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Does anyone know if we can say set +x in bash without it being printed:

set -x
command
set +x

traces

+ command
+ set +x

but it should just print

+ command

Bash is Version 4.1.10(4). This is bugging me for some time now - output is cluttered with useless set +x lines, making the trace facility not as useful as it could be.

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This doesn't answer your question, but when you run your script why not: script.sh 2>&1 | grep -v 'set +x' –  cdarke Nov 4 '12 at 16:16

3 Answers 3

I had the same problem, and I was able to find a solution that doesn't use a subshell:

set -x
command
{ set +x; } 2>/dev/null
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1  
Great answer, just a note: without a semicolon after the command this won't work; and with a semicolon but without spaces to the braces, a syntax error will be raised. –  sdaau Feb 28 at 8:28

You can use a subshell. Upon exiting the subshell, the setting to x will be lost:

( set -x ; command )
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Well, thanks... good point. Actually I'm aware of "the sub-shell trick." I hoped it could be easier than that. It involves substantial changes in the code, making the code complexer and less readable. IMHO that would be worse than living with the set +x lines... –  Andreas Spindler Nov 2 '12 at 13:01
    
I don't see how ( set -x \n command \n ) is any worse than set -x \n command \n set +x. –  chepner Nov 2 '12 at 14:04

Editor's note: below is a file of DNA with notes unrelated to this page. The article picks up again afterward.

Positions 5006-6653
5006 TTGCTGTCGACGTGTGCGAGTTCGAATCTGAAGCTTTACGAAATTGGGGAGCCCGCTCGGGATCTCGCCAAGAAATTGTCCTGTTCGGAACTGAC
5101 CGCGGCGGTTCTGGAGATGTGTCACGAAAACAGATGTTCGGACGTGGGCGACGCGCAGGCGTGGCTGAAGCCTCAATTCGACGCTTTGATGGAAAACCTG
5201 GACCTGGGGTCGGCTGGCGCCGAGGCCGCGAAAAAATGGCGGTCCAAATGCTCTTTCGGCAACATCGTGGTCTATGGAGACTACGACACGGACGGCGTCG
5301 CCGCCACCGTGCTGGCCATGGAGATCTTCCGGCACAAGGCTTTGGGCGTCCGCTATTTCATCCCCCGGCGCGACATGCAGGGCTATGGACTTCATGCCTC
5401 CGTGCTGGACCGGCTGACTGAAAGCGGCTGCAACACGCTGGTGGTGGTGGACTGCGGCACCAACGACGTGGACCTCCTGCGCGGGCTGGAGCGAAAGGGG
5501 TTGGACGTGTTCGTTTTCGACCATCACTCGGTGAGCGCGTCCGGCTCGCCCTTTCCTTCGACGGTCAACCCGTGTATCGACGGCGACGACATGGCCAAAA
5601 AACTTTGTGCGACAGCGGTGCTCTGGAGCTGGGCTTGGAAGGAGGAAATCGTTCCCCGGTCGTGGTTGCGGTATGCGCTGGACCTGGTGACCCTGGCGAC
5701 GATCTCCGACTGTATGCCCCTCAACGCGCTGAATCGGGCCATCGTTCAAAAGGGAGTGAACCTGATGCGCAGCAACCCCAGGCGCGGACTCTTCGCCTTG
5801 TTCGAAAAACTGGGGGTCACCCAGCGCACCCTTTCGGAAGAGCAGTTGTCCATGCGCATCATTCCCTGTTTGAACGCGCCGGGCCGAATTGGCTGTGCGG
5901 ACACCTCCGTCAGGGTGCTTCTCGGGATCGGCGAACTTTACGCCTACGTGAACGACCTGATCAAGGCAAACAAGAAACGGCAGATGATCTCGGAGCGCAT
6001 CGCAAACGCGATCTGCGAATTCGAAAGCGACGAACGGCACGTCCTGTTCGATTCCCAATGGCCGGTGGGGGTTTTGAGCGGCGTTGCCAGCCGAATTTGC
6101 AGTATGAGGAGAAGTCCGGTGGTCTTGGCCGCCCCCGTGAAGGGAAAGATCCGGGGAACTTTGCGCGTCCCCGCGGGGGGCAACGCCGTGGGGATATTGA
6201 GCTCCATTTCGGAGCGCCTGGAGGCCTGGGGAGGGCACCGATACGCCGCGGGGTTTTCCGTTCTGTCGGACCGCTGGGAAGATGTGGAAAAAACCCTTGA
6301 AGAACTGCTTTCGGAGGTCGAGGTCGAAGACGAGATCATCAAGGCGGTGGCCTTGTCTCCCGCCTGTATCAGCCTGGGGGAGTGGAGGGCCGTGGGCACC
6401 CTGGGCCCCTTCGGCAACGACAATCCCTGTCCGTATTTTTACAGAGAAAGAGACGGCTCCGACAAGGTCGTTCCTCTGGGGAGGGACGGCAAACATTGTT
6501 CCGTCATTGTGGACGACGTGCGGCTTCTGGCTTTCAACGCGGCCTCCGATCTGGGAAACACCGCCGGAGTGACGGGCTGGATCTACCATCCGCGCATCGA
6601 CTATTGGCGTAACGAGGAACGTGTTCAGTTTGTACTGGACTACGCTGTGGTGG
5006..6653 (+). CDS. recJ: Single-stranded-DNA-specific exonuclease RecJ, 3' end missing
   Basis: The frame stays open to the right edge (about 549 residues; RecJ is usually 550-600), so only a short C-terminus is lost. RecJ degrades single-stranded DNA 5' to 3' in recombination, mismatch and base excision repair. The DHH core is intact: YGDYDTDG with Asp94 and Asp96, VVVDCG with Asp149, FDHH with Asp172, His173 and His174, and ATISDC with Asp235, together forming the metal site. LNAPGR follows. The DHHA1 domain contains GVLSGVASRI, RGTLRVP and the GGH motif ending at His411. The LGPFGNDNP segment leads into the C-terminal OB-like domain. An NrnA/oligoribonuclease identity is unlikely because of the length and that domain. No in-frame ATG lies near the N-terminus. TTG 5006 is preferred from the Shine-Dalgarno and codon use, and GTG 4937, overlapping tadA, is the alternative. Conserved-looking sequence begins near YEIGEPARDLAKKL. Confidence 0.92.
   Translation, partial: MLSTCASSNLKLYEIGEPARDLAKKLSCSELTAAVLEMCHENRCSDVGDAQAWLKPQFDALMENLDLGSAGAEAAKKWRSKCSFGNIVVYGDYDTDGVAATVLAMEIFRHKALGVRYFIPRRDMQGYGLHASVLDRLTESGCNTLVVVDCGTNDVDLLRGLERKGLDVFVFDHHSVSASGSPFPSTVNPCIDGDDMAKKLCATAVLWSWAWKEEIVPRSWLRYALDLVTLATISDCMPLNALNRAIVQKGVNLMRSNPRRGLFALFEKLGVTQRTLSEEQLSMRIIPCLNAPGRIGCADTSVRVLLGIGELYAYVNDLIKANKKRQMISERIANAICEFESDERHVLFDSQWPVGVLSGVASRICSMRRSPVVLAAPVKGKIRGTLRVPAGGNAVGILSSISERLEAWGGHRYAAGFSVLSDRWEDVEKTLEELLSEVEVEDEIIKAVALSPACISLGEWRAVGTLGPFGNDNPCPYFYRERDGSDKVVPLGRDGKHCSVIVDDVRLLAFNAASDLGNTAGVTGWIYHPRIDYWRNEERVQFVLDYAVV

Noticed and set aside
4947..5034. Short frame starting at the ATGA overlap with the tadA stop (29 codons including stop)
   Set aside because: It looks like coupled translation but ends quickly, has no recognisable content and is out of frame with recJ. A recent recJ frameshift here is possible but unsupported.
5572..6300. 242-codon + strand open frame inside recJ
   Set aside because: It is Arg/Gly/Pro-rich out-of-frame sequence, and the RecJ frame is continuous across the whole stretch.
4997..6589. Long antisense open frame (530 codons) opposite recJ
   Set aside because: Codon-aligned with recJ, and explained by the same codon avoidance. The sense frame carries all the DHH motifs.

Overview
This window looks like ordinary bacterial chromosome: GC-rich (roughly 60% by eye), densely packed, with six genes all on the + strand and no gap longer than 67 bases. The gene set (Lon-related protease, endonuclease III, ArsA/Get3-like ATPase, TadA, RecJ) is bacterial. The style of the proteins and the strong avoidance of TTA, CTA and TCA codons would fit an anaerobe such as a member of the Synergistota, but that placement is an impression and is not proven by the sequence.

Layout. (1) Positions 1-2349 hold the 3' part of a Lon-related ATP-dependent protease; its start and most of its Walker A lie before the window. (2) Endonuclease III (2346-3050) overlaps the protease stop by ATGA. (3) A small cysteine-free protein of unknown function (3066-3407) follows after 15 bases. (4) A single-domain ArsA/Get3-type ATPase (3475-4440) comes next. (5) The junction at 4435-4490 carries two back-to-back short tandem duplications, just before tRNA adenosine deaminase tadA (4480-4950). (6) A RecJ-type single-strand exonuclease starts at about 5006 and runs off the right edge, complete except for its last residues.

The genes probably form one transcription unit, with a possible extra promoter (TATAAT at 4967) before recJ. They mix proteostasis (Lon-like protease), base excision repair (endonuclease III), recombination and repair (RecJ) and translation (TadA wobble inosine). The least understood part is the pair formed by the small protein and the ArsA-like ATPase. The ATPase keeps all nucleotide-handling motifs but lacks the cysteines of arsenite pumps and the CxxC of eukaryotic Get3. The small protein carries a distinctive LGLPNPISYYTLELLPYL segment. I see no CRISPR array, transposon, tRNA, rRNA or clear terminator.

@chepner: You cannot set variables. –  choroba Nov 2 '12 at 14:05
    
...and you cannot cd: it doesn't change the current directory in the parent shell. –  Andreas Spindler Nov 2 '12 at 14:22
    
Sorry, I'm not sure what I thought your actual objection was. It's been a long week... –  chepner Nov 2 '12 at 18:14

I hacked up a solution to this just recently when I became annoyed with it:

shopt -s expand_aliases
_xtrace() {
    case $1 in
        on) set -x ;;
        off) set +x ;;
    esac
}
alias xtrace='{ _xtrace $(cat); } 2>/dev/null <<<'

This allows you to enable and disable xtrace as in the following, where I'm logging how the arguments are assigned to variables:

xtrace on
ARG1=$1
ARG2=$2
xtrace off

And you get output that looks like:

$ ./script.sh one two
+ ARG1=one
+ ARG2=two
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Clever trick (though you don't need the /dev/stdin part). The caveat is that turning on alias expansion in scripts can have unwanted side-effects. –  mklement0 Jul 7 at 16:04
    
You're right. I've edited the answer to remove the superfluous /dev/stdin. I'm not aware of any specific side effects, since the non-interactive environment shouldn't load any files that define aliases. What side effects might there be? –  user108471 Jul 7 at 16:31
1  
That's a good point - I forgot that aliases aren't inherited, so the risk is much smaller than I thought (hypothetically, your script could be sourcing third-party code that happens to define aliases, but I agree that's probably not a real-world concern). +1 –  mklement0 Jul 7 at 16:34
    
...except for security. Tracing is a very common feature, and some trace information might be sensitive. –  Andreas Spindler Nov 11 at 6:40

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